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We need continuity to sustain health policies — MINISTER

By Sola Ogundipe

ONE of the biggest expectations of Nigerians from the health sector in 2015 is improved access to universal and improved quality health care as a fall out of the various policies launched by the Federal government over the years.

Dr.-Khaliru-AlhassanThere is no gainsaying that Nigerians are tired of coping with a near-comatose health sector, bogged down by incessant health worker strikes, poor attitude of personnel and other plethora of problems.

Concerns have been raised in several circles that much remains to be desired under the current administration’s transformation agenda, to reposition the health sector.

Throwing light on the issue in Abuja, Minister of Health, Dr. Khaliru Alhassan, said even though the Federal government has put in place a number of policies to that would kick-start the right mechanism to move the sector forward, continuity is required to attain the set goals.

“We have gone quite far in our plans to reposition the health sector, and I believe having a government that already understands the policies will go a long way in helping achieve our goals.

“We need continuity to sustain these policies, especially now, if you recall the government has approved the National Health Bill and launched the Universal Health Coverage which is targeted at reducing out-of-pocket spending to the minimum. This has already started in ernest and the idea is to get a big pool that can cater for the health needs of women, children, elderly and the vulnerable persons,” he said.

Assessing some of the achievements during the past year, he noted: “Look at the way the country has drastically reduced polio from 56 cases in 2013 to only six cases in 2014. We are on the way to becoming polio free and getting our certification from the WHO because we have not recorded any new polio case for almost a year , but we are not sitting on our oars, we have introduced various new vaccines to reduce infant diseases and deaths.”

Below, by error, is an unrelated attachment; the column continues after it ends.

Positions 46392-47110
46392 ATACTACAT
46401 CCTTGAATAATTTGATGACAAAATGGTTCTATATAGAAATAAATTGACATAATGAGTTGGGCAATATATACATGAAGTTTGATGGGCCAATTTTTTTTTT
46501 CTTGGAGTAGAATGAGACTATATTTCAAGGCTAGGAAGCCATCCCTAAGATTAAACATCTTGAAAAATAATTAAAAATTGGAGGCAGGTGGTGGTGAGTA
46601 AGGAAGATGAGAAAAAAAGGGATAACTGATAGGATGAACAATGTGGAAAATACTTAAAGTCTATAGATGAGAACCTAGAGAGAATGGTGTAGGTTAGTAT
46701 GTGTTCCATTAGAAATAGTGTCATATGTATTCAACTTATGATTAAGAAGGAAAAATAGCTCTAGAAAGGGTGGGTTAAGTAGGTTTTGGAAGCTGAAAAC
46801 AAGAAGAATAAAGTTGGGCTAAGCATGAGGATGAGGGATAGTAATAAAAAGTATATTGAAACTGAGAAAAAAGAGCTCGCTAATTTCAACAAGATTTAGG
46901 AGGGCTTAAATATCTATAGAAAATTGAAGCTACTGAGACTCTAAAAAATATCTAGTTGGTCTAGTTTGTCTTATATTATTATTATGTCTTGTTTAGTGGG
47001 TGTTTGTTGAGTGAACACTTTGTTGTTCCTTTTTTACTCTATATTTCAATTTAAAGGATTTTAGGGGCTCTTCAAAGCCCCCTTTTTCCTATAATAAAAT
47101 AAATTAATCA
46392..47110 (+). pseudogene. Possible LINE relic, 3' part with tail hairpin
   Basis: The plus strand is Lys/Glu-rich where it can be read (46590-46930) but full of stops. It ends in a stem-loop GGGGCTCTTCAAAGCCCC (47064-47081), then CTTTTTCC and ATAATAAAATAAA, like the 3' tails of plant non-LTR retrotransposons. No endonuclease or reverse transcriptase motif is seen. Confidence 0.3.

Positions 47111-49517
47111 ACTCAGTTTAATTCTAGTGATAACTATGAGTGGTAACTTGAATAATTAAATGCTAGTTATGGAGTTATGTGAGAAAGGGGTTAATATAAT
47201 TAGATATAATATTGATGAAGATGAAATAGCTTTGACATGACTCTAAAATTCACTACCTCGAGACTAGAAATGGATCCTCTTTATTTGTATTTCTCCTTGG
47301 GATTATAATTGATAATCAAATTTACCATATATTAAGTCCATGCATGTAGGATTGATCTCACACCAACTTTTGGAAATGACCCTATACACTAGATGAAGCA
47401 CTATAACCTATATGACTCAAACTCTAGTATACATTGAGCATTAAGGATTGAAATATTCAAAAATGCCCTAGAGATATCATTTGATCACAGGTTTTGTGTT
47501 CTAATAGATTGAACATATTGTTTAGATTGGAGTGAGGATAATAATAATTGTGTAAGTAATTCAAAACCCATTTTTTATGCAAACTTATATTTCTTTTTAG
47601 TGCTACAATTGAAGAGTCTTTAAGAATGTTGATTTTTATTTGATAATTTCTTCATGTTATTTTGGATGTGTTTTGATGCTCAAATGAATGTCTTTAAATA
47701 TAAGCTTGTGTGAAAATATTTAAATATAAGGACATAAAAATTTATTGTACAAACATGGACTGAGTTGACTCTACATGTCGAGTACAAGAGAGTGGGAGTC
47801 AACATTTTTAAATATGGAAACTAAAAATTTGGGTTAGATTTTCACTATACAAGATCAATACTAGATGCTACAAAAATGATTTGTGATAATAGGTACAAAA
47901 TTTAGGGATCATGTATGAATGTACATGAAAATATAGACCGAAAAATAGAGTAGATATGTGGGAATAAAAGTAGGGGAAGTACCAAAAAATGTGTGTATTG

On the passage of the Health bill, the minister said it was timely and a boost to the sector because it would help provide additional funds to the sector, even as oil prices have taken a down turn. “We know that various financial experts have predicted that hard times are ahead for the country, we are already working with all our stakeholders to see how we can adjust our projections to aid us plan better. When you talk of the reduction of maternal and infant deaths, the country has made improvements.

“We have introduced a lot of interventions at the Federal, state and local government areas to safeguard the lives of women and children.”

Further, significant intervention was recorded in the fight against HIV/AIDS, through launch of the presidential elimination of the Mother to child Transmission, eMTCT programme. “The government has already declared a zero tolerance policy to new HIV positive babies, and this is a big commitment but we are determined to see it through. We also intend to test more Nigerians and also put much more persons on drugs, these are all plans that are in top gear, a distortion in the plan might not augur well for the country,”Alhassan argued.

He said recently the Federal government commissioned the trauma centre to handle cases of traumatic emergencies. “Now most of our secondary and tertiary facilities are doing transplants which in the past was not possible. We are tackling the issues of medical tourism head on. Most of the surgeries being sought abroad can now be done conveniently here in Nigeria, and all these is due to commitment of President Goodluck Jonathan.”

‘A lot of improvement and transformative changes are happening under the National Health Insurance Scheme, NHIS. We are not there yet but we are close. “With team work we eradicated Ebola which is still ravaging other African countries, we worked together with all health stakeholders at all levels of government to eliminate this from our shores.

“This is the kind of team spirit we are working to restore in the sector, one that is patient-based and patient-centered, he noted, stating that the white paper submitted by the Yayale Committee said it would resolve most of the conflicts and grievances of workers within the health sector.”


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